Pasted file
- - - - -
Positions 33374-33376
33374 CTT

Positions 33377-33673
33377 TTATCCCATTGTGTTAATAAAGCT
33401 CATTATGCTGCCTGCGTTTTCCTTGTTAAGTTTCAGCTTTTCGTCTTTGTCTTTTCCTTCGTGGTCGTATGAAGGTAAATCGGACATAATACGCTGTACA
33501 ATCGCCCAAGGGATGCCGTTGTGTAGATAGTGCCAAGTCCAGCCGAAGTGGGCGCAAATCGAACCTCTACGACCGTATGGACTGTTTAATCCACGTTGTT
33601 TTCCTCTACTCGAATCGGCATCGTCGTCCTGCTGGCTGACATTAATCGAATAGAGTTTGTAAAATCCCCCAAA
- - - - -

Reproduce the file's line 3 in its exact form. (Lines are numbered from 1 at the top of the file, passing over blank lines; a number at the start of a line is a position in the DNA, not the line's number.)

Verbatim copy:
Positions 33377-33673